From Roald Dahl to JK Rowling, children's books for all ages remain the domain of English-language authors. However, there is now a growing demand for books that offer more culturally aligned characters, telling relatable stories, and with themes that link more closely to the local environment.
Dubai author Zenubia Arsalan felt that as a mother, there was a lack of materials to read to her children which related the same faith, values and identity, and she used that as inspiration to put pen to paper.
It all started during her own childhood in Pakistan. "Growing up, I did not see myself or my faith represented in the books I read and even at that time it perplexed me," she says.
"Fast forward many years, as a parent and as a curator of children's books for our story circle, I felt a dearth of books that were interesting and fun to read out loud while covering topics that are integral to our beliefs and values."
The final push was when her eight-year-old daughter asked her what names to call characters in her creative writing homework. “I suggested names like Aisha, Ali and Fatima, but she dismissed them as ‘very silly names for characters’ and went on to give them very English names and set her story in the English countryside.”
In spite of having lived solely in the UAE, Arsalan’s daughter had become fond of the stories by authors such as Enid Blyton and Roald Dahl. “These books are amazing and I cherish them from my own childhood, but these should not be the only books that our children read,” she adds. “Books are mirrors, and our children should see a reflection of themselves in them.”
A Muslim child's journey
Her third and most recent book, Between Fear and Hope: A Muslim Child's Journey, will be released in August and, as with her first two, she draws on her own life experiences as a mother, and a Muslim, to convey the story. She portrays the central character as a mini superhero, dressed in a cape, and the book is illustrated in comic-book style to help convey this empowering message that all children have the potential to be a superhero.
The book is a cultural lesson, written from the point of view of a father who is supporting his son in following his heart, not the career expected of him by family and society.
“Culturally, there were only a few professions that parents approved of and children were forced into professions they didn’t quite own,” she says. “With this book, my hope is that both the parents and the children look at the bigger picture and define their aspirations in terms of how they can create value in the lives of others,” she adds.
Faith and parenthood
Motherhood has been a huge inspiration for Arsalan's storytelling. Her first book, Before Allah Made You (previously known as Before Birth, Beyond Life), came as a result of two profound questions her own children asked her so many times: "Where did we come from?" and "What happens when we pass away?"
She often draws on her faith, with scripture-inspired themes to help give parents the vocabulary to tackle such tough topics.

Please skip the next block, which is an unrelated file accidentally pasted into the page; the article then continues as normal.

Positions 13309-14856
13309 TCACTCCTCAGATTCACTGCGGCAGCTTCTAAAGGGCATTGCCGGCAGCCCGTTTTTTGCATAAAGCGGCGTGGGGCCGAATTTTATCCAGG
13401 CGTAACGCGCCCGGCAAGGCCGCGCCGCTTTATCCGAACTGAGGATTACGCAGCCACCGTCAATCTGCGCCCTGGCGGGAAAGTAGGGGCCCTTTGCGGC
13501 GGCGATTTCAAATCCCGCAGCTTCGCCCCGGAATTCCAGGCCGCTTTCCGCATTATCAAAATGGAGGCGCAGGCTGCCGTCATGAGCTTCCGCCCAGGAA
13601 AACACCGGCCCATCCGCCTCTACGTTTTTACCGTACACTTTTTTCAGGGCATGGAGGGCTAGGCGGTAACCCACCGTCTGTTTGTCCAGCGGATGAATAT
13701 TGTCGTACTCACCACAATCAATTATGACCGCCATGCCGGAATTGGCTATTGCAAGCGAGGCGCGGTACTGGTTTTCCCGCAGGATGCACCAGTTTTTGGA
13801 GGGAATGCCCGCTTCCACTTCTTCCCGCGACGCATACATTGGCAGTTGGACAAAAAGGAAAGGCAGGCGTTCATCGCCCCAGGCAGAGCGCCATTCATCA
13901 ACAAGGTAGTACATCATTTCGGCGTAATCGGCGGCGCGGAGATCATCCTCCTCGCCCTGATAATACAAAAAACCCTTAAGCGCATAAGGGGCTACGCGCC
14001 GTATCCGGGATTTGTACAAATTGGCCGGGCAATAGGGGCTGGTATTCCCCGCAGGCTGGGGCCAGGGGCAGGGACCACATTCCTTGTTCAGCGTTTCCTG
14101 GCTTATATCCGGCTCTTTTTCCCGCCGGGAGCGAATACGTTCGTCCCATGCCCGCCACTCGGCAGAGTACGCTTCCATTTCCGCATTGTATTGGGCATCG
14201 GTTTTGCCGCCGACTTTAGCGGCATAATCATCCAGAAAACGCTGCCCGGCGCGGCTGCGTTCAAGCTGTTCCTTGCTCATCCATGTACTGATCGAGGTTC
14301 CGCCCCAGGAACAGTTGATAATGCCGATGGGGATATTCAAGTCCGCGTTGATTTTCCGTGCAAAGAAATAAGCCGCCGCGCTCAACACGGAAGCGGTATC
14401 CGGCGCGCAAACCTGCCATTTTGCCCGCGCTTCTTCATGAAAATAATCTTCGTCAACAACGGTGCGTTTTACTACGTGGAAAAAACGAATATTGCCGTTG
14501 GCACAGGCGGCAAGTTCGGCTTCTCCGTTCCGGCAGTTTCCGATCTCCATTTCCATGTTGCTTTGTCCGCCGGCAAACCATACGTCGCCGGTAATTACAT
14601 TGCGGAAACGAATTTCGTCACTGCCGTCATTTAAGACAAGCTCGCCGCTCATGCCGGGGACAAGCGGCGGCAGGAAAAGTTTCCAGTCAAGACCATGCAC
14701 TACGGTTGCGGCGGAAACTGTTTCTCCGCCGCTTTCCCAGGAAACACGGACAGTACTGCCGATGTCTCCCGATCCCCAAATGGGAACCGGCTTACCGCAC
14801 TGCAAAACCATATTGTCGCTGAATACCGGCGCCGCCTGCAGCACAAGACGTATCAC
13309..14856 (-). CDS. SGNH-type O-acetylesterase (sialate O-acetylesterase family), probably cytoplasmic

“Some children’s books are not just for the children and I think this [latest one] is one of them,” she says, adding that it was written as much for the parents as the children, focusing on values like courage, speaking the truth, defending the weak, being humble, gratitude and establishing prayer.
Such lessons are strong throughout her writing. At one point in the story, the father tells the son “to be a defender of the weak, the one who speaks for the meek” and to be “the one who walks away from a fight, and gives up an argument even when he is right”.
Writing in English
She does, however, continue to write in English, as many are more comfortable reading that language. "Arab children are now equally fluent in English, and it is definitely enriching to read spiritual content in both languages," she says.
Ahmed Al Shoaibi, an Emirati children's author and pioneer of culturally relevant children's literature, also chooses to write his stories in English, for the same reasons.
Through his home-grown publishing house, Al Rawy Publishing, he is encouraging authors to cater more to Arab and Muslim children. He welcomes the addition of more books like Arsalan's into the UAE's mainstream.
“It is important for children to read books with characters they can identify with and see themselves through,” he says. “This helps them with their self confidence and, more importantly, it helps them set their internal compass for many values such as standards of beauty, what is culturally and socially acceptable.”
Al Shoaibi says these characters have the ability to inspire, allowing children to believe that they, or children who look like them, can be the heroes in their own life stories.
“It is a very self-empowering message which I am sure children will appreciate and learn from,” he says. This is the case with Arsalan’s writing, as illustrated when the father asks the son: “All the super powers Allah gave you, How will use them? What will you do?”
"The everyday superhero element is very strong in the book," says Arsalan, and she hopes this will inspire children and parents alike.